Pink Triangle. Data from: D’Augelli, A. R., Grossman, A. H., & Starks, M. T. (2006). Childhood gender atypicality, victimization, and
PTSD among lesbian, gay, and bisexual youth. Journal of Interpersonal Violence, 21(11), 1462-1482.
The Change Lab @ Stanford recognizes systematic racial, socioeconomic, and gender inequities in academia.
This lab is committed to building a diverse space built on a sense of acceptance and belonging. Our work celebrates and acknowledges the contributions of every member of the lab. We welcome ideas, directions, and proposals from all lab members and practice inclusive authorship. Everyone’s perspective is valued. We support each other’s professional and personal growth, and understand and respect personal and professional boundaries. Our values come from ongoing, evolving conversations about how we are addressing inequities through our lab environment, behavior, work, and outreach. Each day we aim to listen and learn and do better personally and as a lab.
We have a zero tolerance policy for unacceptable behaviors, including intimidating, harassing, abusive, discriminatory, derogatory or demeaning speech or actions by any participant in our community.
We define harassment to include: harmful or prejudicial verbal or written comments related to age, body size, disability, ethnicity, sex characteristics, gender identity and expression, level of experience, education, socio-economic status, nationality, personal appearance, race, religion, or sexual identity and orientation; inappropriate use of nudity and/or sexual images (including presentation slides); inappropriate depictions of violence (including presentation slides); deliberate intimidation, stalking or following; harassing photography or recording; sustained disruption of talks or other events; inappropriate physical contact, and unwelcome sexual attention.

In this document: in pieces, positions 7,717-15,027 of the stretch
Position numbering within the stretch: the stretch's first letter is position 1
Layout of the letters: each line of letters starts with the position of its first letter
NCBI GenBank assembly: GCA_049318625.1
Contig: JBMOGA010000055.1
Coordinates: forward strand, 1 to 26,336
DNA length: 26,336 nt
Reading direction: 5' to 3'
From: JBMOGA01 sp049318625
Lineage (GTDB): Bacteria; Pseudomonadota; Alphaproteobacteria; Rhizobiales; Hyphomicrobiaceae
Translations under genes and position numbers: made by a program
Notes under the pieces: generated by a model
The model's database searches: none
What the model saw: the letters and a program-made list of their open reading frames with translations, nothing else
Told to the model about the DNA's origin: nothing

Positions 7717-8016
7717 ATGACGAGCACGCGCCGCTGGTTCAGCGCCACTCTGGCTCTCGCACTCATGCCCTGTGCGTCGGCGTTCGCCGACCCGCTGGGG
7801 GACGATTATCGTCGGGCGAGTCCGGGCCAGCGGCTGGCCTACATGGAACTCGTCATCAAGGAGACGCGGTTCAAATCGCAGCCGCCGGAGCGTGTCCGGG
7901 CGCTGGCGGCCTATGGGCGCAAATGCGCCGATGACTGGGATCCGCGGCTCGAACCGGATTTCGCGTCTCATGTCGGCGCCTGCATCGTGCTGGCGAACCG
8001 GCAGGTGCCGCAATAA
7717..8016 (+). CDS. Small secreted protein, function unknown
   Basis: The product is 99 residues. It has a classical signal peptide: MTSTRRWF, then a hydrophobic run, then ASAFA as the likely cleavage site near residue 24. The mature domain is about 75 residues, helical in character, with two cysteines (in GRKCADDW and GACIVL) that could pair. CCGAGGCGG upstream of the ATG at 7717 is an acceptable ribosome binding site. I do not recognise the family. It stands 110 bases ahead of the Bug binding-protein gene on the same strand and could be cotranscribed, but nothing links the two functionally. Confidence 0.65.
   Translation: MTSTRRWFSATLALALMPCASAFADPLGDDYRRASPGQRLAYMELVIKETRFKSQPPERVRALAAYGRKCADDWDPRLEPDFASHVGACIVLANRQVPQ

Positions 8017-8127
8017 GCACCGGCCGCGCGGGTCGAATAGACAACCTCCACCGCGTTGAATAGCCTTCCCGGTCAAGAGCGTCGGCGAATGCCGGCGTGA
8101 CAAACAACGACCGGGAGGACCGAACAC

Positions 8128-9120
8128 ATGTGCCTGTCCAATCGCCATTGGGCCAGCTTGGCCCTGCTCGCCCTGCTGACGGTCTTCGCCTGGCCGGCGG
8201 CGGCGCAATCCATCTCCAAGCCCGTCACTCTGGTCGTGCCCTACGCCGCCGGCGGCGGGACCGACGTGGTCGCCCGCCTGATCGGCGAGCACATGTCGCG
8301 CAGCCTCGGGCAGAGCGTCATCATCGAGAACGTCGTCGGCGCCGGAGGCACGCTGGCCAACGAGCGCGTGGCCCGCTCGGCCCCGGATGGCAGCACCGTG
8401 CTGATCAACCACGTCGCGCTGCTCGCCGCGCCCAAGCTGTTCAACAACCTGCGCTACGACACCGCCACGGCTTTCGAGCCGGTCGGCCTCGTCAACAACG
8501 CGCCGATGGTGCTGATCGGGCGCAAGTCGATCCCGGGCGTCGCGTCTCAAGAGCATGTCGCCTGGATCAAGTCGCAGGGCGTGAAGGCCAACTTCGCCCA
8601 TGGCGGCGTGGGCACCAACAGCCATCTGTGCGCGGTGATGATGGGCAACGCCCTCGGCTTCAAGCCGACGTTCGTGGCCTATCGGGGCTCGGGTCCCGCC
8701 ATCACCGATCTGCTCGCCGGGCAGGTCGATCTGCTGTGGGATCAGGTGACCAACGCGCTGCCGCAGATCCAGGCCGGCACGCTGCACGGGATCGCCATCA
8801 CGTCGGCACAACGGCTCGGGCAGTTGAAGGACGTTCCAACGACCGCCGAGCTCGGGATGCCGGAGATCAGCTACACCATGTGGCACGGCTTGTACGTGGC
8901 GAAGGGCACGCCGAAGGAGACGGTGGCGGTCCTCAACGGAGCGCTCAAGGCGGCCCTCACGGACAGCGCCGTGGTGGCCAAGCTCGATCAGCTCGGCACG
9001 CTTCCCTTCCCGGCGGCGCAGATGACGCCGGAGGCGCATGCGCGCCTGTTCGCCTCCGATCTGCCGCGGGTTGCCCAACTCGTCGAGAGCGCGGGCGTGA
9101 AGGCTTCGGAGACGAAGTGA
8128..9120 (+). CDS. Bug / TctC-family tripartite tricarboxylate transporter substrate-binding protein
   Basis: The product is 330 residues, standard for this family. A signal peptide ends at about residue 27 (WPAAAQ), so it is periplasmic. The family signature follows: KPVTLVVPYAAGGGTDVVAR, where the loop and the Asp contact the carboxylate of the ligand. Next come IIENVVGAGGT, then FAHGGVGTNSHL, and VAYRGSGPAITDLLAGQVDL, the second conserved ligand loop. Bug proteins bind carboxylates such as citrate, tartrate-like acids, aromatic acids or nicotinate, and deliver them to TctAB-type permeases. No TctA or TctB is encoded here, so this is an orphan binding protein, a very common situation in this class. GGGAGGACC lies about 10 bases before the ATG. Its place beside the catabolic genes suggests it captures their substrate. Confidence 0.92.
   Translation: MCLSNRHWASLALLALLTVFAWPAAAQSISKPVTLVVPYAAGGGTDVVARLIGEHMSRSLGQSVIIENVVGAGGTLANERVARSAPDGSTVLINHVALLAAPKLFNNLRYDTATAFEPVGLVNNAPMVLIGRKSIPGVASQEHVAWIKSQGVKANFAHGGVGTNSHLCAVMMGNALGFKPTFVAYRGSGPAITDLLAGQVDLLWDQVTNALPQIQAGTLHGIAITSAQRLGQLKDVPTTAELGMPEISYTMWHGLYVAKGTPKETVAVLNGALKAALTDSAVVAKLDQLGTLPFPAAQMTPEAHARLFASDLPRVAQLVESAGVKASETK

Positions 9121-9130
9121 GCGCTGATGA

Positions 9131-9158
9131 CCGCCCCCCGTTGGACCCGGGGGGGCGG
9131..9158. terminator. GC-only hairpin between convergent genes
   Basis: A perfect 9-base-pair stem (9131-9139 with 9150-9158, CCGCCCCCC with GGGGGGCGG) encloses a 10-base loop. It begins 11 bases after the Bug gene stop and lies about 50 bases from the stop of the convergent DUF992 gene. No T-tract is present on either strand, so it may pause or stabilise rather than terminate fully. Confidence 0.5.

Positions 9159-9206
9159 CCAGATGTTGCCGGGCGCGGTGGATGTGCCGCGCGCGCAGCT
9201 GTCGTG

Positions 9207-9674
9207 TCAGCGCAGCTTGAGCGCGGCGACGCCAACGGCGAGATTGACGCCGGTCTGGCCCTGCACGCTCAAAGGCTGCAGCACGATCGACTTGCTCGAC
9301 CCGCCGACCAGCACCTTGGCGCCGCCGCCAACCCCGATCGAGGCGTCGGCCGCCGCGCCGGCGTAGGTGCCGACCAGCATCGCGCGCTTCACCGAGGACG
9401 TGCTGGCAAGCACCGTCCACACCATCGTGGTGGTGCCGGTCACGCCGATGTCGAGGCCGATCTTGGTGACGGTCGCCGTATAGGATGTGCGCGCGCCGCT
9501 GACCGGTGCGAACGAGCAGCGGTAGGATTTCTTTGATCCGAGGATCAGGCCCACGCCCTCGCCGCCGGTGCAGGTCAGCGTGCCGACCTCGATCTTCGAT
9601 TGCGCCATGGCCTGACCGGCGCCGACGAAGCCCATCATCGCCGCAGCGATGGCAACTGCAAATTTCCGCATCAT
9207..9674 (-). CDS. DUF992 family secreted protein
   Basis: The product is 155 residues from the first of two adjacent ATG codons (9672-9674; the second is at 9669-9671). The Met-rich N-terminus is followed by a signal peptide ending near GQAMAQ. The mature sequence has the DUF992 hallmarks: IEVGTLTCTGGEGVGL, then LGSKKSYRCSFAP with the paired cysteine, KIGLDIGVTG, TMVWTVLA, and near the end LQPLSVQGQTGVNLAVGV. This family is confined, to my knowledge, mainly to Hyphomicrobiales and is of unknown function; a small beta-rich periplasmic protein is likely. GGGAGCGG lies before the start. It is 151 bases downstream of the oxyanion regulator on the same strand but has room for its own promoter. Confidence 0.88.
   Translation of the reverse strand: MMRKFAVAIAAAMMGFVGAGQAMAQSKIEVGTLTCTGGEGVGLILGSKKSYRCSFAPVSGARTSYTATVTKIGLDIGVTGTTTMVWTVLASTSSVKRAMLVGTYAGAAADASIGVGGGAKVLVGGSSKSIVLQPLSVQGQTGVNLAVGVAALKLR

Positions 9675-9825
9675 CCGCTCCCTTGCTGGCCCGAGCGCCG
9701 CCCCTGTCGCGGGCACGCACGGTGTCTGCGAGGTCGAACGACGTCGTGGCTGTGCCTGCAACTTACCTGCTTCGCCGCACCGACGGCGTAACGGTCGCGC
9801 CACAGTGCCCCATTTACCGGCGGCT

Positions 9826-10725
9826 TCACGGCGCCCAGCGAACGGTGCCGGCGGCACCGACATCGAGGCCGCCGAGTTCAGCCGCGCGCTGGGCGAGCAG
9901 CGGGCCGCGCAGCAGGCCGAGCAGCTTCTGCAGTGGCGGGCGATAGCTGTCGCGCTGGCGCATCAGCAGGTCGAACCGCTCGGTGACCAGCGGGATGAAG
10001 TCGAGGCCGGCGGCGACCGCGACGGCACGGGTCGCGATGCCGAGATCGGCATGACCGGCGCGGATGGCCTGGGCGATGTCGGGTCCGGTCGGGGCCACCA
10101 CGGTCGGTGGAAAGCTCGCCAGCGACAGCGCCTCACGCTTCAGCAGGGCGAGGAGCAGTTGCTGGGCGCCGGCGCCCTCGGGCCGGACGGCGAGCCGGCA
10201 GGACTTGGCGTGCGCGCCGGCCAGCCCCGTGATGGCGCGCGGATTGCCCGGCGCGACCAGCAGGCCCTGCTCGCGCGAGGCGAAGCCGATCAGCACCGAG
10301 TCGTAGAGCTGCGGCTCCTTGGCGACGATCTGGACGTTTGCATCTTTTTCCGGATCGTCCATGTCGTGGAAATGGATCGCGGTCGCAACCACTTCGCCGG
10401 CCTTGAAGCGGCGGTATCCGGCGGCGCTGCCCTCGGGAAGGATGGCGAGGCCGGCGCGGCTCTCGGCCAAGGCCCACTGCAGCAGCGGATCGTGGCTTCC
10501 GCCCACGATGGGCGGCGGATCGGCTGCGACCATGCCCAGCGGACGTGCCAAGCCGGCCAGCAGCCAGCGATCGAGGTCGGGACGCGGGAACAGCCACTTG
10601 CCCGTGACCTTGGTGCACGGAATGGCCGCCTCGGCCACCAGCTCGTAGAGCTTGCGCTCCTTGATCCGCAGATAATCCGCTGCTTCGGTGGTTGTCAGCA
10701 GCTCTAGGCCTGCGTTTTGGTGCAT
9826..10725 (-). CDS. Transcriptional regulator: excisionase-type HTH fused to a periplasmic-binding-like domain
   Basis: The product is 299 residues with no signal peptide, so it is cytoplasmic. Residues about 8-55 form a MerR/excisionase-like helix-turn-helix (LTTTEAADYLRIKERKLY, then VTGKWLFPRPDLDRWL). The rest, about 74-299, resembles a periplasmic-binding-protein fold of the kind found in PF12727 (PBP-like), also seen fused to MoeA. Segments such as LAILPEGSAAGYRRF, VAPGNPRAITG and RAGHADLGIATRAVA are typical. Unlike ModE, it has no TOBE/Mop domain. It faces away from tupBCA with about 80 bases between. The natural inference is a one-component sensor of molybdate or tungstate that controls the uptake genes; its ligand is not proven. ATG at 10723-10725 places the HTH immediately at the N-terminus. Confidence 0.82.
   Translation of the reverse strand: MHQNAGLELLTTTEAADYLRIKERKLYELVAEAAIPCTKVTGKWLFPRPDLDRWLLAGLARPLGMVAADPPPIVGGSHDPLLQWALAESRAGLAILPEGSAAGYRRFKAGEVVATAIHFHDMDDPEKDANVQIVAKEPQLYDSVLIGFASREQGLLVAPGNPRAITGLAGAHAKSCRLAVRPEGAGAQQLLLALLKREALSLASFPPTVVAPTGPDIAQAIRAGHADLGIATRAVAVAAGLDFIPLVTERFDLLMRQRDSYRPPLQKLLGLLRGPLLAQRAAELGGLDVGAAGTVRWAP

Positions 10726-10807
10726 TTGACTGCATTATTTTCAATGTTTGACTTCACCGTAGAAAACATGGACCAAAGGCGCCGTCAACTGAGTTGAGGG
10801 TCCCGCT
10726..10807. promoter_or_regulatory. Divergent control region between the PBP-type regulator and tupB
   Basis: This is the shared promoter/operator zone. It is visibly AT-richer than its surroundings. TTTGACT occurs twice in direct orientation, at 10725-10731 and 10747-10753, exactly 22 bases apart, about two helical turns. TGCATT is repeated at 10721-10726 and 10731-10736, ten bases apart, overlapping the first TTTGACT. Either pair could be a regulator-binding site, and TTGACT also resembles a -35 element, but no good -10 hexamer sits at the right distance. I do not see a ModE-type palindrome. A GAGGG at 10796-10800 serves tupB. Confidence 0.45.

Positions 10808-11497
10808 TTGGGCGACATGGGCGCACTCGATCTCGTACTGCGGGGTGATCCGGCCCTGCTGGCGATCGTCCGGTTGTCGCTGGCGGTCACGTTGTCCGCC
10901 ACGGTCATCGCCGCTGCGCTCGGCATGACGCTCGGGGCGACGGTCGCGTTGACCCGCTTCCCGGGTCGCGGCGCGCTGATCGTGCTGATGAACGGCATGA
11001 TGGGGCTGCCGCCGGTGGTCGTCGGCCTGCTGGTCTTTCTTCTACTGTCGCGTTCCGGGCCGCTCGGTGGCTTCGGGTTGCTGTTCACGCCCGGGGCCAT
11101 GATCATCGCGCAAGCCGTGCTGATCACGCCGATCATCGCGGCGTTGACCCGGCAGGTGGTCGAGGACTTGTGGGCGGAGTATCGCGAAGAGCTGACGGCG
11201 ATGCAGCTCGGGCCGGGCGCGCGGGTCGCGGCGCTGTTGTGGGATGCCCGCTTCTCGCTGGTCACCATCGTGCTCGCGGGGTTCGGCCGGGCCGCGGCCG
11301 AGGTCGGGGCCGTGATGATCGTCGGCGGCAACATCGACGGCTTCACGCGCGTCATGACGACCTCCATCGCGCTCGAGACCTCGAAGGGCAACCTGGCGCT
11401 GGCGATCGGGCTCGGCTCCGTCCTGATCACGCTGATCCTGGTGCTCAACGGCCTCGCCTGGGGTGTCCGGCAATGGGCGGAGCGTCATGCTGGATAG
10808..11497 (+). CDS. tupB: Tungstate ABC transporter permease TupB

If you are subject to or witness unacceptable behavior, or have any other concerns, please notify Nilam Ram, A Garron Torres, Michelle Ng, or another lab member to whom you feel comfortable talking, or leverage one of the university’s resources including, but not limited to:
Pink TriangleOriginally sewn into the uniforms of homosexual prisoners in Nazi concentration camps to
identify them as sexual
deviants, the pink triangle
has since been reclaimed by
the gay community.
Today the symbol is a source of empowerment and pride and a commemoration for all gay men and women who have been, or continue to be, persecuted because of their sexual orientation.
Data are drawn from the Q&A Project (D’Augelli et al., 2006) – a longitudinal study of 528 LGB youth, age 15-18, who were attending programs in community-based organizations in New York City (R01-MH58155). Each line passing across the ternary space represents how an individual’s feelings of internalized heterosexism changed across three assessments. Moving clockwise (left to top to right), higher scores – indicating greater internalization of heteronormative values – erase more of the pink triangle.
The visualization depicts change over time using a symbol of pride and empowerment, and also encourages consideration of how much work must still be done to combat homophobia and promote queer cultures.
We thank the following, in no particular order, for sharing their lab values and resources and helping us develop our own:
- Berkeley Agroecology Lab
- Emory University Heemstra Lab
- Harvard Ordovas-Montanes Lab
- Moin Syed, Department of Psychology, University of Minnesota, Scott Lanyon, Dean of the Graduate School, and Gordon Legge, Psychology DGS
- Stanford Haas Center for Public Service
- Stanford Impact Labs
- Stanford Paey Lab
- Washington State University Impact Lab
More About Our Lab